59th Reunion - Fresno California - 2001

Retired Col. Henry A. Potter, the co-pilot on then Lt. Col. Jimmy Doolittle's B-25 bomber during the raid on Tokyo, Japan, retells some of the stories associated with their famous raid during the annual Doolittle's Raiders Reunion, held in Fresno, Calif., May 10 to 13. (Photo by Tech. Sgt. John Lasky)
Doolittle spirit strong at Raiders reunion

by Tech. Sgt. Mark Kinkade
Air Force Print News

05/15/01 - FRESNO, Calif. -- They all call him "the General." He was the hero, they said, not them. And he is always with them in their hearts and in their minds.

When 12 of the surviving 25 Doolittle's Raiders met for their annual reunion here May 10 to 13, the spirit of the man who led them on an improbable mission to shore up American morale in the early days of World War II was strong. To a man, they credited Gen. Jimmy Doolittle for their mission, their careers and their lives.

"General Jimmy Doolittle was my idol," said retired Air Force Col. Bill Bower. "He inspired people to do things, to exceed their normal thoughts and beliefs."

The Raiders became the stuff of Air Force legend when Doolittle found 80 volunteers to fly 16 B-25 Mitchell bombers from the deck of the USS Hornet on an air strike against Tokyo. The volunteers trained for months for the mission, then launched their aircraft in a heaving sea April 18, 1942.

Doolittle and his Raiders completed their mission, dropping their bombs on Japanese industrial and military targets, then turned for airfields in China. But bad weather prevented the crews from landing their aircraft. Fourteen hours after the first bomber launched, four Raiders were dead, all but one aircraft crashed or ditched in the sea, and Doolittle's Raiders were U.S. heroes.

During the reunion, each Raider was asked to tell the story of the raid dozens of times. And while the memories may have varied from man to man, each said they weren't heroes. They only did what they knew they could do, what they had to do. Doolittle, they said, showed them they could do anything.

"We came along at a time when we had the opportunity to do something that had to be done," said Bower, a pilot on one of the bombers in the attack. "We didn't think it was a tough thing, or particularly dangerous. He inspired that kind of confidence. We were all for (the mission)."

The Raiders have reunited annually since 1946 when Doolittle brought the surviving crews together for a birthday bash in Florida.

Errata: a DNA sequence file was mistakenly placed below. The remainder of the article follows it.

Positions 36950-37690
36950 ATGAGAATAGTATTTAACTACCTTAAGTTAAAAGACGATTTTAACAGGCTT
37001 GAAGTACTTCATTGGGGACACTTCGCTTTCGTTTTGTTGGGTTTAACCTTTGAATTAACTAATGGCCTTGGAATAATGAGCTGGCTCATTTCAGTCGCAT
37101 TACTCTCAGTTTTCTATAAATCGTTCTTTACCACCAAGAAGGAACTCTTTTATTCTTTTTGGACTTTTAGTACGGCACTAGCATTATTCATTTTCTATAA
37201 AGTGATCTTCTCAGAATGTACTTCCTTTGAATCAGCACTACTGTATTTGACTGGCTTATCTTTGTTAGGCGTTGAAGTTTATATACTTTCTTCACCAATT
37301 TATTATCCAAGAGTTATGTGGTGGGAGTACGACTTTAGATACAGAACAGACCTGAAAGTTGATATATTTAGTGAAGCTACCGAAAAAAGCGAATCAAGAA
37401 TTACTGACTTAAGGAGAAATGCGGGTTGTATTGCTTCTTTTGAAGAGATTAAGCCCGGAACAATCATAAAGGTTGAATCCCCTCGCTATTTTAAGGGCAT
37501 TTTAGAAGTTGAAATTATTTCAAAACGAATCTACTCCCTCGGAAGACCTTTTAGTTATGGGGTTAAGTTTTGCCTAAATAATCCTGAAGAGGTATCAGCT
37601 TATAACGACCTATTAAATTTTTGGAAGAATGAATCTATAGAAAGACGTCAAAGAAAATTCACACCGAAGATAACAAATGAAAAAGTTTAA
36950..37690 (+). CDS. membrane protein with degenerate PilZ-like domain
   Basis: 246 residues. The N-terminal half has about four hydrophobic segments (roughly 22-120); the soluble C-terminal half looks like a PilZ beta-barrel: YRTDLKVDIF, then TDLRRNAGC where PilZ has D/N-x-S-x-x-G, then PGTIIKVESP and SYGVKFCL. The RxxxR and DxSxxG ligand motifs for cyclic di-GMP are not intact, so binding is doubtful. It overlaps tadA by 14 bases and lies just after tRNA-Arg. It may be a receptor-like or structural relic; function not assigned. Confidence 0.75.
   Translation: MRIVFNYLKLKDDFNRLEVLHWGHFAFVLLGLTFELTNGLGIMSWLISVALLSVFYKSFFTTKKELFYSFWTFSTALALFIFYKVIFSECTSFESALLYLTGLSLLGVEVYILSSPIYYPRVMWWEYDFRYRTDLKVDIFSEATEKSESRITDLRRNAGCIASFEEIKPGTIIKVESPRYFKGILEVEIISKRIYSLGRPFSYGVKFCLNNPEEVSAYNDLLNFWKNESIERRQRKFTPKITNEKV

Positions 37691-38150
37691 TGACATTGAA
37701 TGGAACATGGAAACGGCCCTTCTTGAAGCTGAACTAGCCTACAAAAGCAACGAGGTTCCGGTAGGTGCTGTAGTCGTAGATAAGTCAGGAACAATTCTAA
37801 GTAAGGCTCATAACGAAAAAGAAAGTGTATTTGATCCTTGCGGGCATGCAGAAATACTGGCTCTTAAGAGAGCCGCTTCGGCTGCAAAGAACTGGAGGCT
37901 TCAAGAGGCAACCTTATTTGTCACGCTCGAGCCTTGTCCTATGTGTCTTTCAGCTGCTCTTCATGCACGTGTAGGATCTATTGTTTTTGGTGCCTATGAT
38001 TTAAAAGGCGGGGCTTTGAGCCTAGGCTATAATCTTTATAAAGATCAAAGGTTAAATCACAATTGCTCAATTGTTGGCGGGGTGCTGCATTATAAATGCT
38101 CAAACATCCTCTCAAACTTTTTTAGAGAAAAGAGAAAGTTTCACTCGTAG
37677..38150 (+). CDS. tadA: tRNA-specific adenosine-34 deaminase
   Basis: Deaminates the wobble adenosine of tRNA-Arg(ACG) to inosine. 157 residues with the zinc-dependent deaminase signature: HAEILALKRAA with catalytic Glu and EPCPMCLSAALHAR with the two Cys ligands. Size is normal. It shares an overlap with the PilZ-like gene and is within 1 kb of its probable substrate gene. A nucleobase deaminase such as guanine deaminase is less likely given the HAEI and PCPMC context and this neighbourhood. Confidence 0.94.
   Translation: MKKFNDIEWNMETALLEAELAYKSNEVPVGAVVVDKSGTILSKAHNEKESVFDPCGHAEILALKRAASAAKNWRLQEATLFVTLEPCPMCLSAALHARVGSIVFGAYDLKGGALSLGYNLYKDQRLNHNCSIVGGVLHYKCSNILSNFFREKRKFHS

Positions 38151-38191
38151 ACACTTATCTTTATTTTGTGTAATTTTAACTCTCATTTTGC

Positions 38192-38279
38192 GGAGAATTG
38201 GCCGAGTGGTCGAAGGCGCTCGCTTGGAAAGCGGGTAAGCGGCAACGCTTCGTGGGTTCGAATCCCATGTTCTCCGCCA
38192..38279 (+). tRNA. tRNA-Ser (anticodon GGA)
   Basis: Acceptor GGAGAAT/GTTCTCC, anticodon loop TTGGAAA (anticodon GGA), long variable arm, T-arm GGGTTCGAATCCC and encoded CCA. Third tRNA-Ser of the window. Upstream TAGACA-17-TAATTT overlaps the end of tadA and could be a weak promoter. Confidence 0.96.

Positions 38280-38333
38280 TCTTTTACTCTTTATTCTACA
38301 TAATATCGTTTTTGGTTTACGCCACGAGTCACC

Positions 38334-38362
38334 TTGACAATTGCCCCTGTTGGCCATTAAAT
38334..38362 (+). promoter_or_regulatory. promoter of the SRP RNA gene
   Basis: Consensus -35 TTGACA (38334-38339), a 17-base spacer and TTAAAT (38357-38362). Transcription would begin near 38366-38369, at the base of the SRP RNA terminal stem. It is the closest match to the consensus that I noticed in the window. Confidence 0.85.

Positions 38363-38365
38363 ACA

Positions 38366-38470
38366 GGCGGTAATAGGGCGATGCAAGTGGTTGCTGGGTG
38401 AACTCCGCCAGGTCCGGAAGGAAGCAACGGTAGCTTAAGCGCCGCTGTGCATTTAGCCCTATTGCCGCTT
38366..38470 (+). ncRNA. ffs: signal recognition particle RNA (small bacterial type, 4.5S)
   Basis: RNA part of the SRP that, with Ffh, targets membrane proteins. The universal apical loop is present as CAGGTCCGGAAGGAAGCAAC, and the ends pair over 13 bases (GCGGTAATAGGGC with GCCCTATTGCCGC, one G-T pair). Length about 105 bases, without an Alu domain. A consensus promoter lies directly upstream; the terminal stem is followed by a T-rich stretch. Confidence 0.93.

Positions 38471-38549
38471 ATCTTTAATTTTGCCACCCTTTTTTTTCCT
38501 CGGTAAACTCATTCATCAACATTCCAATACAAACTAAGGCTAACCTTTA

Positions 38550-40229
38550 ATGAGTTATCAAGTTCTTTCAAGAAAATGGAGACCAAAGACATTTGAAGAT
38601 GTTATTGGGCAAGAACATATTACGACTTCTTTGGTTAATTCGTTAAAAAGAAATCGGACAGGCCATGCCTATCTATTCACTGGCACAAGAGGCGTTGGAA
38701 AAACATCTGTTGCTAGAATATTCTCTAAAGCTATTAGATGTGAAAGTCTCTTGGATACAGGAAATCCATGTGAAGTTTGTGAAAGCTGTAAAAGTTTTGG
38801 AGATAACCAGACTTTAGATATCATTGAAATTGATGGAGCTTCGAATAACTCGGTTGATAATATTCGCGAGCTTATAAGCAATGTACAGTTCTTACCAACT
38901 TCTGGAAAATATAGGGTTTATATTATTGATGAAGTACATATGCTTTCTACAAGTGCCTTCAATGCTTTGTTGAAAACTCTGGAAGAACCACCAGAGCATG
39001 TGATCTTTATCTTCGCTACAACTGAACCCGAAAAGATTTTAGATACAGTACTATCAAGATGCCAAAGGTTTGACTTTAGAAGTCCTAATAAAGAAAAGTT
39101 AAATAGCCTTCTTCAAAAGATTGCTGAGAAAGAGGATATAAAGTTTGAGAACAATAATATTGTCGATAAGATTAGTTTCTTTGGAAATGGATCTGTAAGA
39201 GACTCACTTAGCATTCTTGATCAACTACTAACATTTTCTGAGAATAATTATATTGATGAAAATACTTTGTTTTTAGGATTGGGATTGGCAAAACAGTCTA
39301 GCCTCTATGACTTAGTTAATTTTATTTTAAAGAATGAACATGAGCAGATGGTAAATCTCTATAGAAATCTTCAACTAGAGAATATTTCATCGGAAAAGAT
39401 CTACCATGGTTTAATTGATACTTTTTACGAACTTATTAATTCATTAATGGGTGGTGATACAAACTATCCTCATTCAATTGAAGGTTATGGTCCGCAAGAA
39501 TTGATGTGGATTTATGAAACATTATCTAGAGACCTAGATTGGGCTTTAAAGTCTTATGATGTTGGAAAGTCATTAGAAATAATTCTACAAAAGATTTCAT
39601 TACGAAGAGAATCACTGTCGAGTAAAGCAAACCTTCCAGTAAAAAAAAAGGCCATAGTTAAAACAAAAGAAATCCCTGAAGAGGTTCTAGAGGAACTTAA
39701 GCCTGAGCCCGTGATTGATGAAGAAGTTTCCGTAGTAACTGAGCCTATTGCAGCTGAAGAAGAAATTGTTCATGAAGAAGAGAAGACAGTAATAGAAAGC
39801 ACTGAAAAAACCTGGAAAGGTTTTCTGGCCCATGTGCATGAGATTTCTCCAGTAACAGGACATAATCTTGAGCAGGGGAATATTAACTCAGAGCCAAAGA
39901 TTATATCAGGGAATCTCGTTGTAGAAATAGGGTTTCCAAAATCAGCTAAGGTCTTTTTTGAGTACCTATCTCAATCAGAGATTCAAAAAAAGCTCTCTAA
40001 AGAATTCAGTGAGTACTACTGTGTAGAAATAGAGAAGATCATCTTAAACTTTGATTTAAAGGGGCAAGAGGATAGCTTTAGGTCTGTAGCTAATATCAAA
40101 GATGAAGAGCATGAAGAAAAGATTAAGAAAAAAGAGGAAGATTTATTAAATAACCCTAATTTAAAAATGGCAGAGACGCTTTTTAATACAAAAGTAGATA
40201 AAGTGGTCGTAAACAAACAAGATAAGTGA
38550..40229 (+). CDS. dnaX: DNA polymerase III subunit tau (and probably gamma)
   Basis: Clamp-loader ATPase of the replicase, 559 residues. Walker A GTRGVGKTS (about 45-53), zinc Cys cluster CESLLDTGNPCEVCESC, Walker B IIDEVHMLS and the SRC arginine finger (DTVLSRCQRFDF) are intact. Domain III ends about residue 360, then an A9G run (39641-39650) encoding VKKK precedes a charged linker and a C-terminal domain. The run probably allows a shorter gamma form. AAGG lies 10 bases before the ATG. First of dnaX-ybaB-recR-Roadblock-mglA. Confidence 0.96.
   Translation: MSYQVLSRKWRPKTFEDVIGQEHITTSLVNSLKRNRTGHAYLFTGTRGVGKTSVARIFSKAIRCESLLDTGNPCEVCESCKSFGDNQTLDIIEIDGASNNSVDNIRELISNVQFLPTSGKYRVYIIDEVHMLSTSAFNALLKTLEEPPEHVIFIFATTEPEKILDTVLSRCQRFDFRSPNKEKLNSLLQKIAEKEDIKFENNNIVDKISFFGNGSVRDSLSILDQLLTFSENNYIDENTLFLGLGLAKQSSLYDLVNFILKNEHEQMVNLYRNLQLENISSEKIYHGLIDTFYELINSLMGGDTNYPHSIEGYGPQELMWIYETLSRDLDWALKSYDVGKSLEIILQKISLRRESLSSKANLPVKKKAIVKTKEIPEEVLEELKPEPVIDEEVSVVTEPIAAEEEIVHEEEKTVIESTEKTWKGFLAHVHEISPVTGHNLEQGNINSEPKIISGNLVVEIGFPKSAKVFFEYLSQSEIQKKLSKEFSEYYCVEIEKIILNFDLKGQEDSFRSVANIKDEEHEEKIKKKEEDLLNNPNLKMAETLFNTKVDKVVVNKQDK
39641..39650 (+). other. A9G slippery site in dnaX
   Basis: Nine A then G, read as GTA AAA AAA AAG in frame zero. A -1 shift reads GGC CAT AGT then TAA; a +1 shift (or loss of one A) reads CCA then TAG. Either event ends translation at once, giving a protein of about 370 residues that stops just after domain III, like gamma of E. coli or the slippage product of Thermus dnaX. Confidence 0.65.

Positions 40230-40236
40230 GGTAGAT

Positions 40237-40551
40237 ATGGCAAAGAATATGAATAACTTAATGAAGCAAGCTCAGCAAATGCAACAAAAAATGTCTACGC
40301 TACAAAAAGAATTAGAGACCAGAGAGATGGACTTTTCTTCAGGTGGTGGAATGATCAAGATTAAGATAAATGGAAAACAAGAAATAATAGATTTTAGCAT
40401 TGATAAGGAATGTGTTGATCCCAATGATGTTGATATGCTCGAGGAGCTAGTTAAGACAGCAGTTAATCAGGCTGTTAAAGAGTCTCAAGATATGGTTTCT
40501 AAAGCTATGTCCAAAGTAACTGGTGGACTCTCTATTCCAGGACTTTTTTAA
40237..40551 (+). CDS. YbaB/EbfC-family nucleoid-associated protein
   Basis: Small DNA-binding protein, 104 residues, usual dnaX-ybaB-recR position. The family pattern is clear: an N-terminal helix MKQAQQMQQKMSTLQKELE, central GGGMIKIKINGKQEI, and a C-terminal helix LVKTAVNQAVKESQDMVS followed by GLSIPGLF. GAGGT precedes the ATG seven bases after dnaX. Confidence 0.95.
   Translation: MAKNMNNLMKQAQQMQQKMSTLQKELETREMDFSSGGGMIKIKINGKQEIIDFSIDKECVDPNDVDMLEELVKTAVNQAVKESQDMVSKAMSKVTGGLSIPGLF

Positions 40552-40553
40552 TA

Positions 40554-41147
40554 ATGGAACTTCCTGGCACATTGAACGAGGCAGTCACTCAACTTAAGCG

The party was a wild affair, said historian C.V. Glines, so raucous that the night manager at the hotel they stayed in left a message for the day manager reading: "This has been the roughest night of my life."

That party has grown in recent years. The reunion has become a focal point for a series of festivities -- banquets, meetings, book signings and air shows -- built around the Raiders and their mission.

This year, Fresno played host to 13 restored B-25 Mitchell bombers that flew in for the reunion to honor the crews. During a brilliantly sunny morning May 11, the bombers flew in formation over California's Central Valley, the Golden Gate Bridge and the USS Hornet anchored at Alameda Point on San Francisco Bay.

More than 20,000 people turned out May 12 to watch the bombers fly a local mission over Fresno's airport. While the crowd cheered the aircraft and milled about the vintage aircraft parked on the flight line, the remaining Raiders sat in plastic chairs in an area away from the crowd and watched the formation.

"The general loved to watch the bombers fly," said retired Air Force Col. Henry "Hank" Potter, a co-pilot on Doolittle's aircraft during the raid. "Up until the end he was always ready to go see the planes. He really loved the aircraft."

The night before the air show, the Raiders were the guests of honor at a dinner at Fresno's Legion of Valor Museum. The men fielded questions from the audience and listened to testimonials from two former USS Hornet sailors who were on the ship during the raid, as well as the man who parachuted into Japan to help free Raiders who were captured when their aircraft went down after the mission.

"They all thanked me for what I did," said Richard Hamada, who was with the Office of Special Services during the war. "But it was my honor to help them. They are the men who should be thanked."

Potter told the audience that despite the passage of nearly 60 years, the reunions are still special.

"When we're together, it's like (the mission) was yesterday," he said. "When we're alone and apart, that's when I think about how much time has passed and it seems so long ago."

Time is catching up with the Raiders. Each man is at least 80 years old, and more Raiders die with each passing year.

To remember their fallen comrades, the Raiders hold a closed ceremony, never witnessed by anyone who did not fly on the mission. A special case delivered to each reunion by Air Force Academy cadets holds 80 silver goblets. Each is inscribed with a Raider's name.

When they meet, they hold a roll call of every original Raider. When they complete the call, they open the case and turn over the goblets bearing the names of Raiders who died that year. This year, the Raiders turned over four goblets Friday morning before setting out for a day of book and poster signings. And, for the first time, the Raiders recreated the ceremony for a History Channel video crew. They said they wanted to leave a record of the ceremony for future generations.

But Potter was quick to discount a swell of rumors running rampant among air show participants that this was the last Raider reunion.

"Not as long as there are Raiders around," he said. "We'll keep meeting until the last man. That's what the general would have wanted."

The above article was found at

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